Bournewood serious case review is criticised by HL’s carers

The carers of an autistic man detained unlawfully and unnecessarily in hospital in the landmark 1997 Bournewood case have expressed their disappointment with a serious case review, published last week.

The Surrey Safeguarding Adults Board review is the latest in a series of probes into the four months that the man, known as HL, spent in Bournewood hospital in 1997, but his carers said its findings had given them no “feeling of closure”.

case history of reviews etc

In particular, they attacked the fact that the review had only been published in summary – as is standard practice – and that it made no finding of professional abuse.


In July 2006, Community Care saw a video of HL on the day of his discharge from Bournewood, which showed him as exceptionally thin with a body dotted with wounds.

The serious case review found that HL’s period in Bournewood had “resulted in an adverse effect upon his physical condition”, that his detention was unnecessarily long with community-based alternatives not being considered and that the “system” did not allow it to be challenged.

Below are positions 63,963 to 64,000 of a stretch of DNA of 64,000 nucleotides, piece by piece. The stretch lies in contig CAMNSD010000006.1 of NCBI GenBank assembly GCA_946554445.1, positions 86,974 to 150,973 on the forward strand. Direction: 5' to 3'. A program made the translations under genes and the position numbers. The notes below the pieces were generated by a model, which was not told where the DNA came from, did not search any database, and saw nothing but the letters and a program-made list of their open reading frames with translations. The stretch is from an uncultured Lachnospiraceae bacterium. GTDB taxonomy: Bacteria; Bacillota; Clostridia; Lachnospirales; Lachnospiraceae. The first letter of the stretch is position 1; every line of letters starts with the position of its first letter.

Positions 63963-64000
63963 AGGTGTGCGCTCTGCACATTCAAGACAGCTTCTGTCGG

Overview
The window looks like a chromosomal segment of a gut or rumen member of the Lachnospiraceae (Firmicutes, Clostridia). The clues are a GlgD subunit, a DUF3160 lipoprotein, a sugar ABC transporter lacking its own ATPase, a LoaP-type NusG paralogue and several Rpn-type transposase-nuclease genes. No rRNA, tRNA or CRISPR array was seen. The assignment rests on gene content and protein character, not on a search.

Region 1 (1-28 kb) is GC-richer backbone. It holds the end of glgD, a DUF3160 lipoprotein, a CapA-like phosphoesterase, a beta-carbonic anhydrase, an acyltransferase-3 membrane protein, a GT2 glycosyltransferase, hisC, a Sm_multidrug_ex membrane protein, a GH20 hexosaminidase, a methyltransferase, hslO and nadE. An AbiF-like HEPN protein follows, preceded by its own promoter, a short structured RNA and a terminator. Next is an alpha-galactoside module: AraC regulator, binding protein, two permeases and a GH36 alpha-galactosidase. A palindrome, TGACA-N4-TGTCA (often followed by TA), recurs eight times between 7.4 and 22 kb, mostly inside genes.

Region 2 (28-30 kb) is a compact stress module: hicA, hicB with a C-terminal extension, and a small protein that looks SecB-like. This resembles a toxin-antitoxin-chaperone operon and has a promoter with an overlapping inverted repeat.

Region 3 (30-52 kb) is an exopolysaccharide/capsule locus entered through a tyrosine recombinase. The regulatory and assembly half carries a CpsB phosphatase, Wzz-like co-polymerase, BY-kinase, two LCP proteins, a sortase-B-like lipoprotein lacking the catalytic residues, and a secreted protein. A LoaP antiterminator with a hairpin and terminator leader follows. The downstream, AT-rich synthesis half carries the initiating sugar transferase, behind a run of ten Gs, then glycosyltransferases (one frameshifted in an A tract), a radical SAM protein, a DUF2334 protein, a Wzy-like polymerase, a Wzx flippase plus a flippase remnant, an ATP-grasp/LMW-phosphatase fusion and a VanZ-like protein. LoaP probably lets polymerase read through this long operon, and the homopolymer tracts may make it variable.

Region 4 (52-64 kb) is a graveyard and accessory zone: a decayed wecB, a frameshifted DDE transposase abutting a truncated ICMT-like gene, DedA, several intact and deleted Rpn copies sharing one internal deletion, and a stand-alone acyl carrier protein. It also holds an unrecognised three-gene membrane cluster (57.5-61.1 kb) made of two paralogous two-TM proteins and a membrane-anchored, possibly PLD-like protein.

It said that if the detention happened today it could be investigated as potential professional abuse under Surrey’s multi-agency safeguarding procedures “due to alleged misuse of therapeutic powers”.

But the review added: “Given the widespread practice at the time, applying today’s criteria to what happened then, it is unlikely it would have been found to have been professional abuse.”

HL’s carers criticise case review decision

In response, one of HL’s carers said: “It can never be right to mistreat people. It was wrong today, so it was wrong then.”

HL’s case led the government to introduce safeguards for people who lack capacity who are detained for treatment or care. The deprivation of liberty safeguards, which come into force in April 2009, provide a framework for authorising and challenging detentions, which has been welcomed by HL’s carers.

A spokesperson for Surrey Safeguarding Adults Board said: “The review group concluded that it would be highly improbable now, and in the future, for any individual to be subject to the circumstances that HL experienced 11 years ago. The recommendations made in this serious case review will be monitored by the board to ensure actions are put in place which will continue to protect the most vulnerable people in society.”

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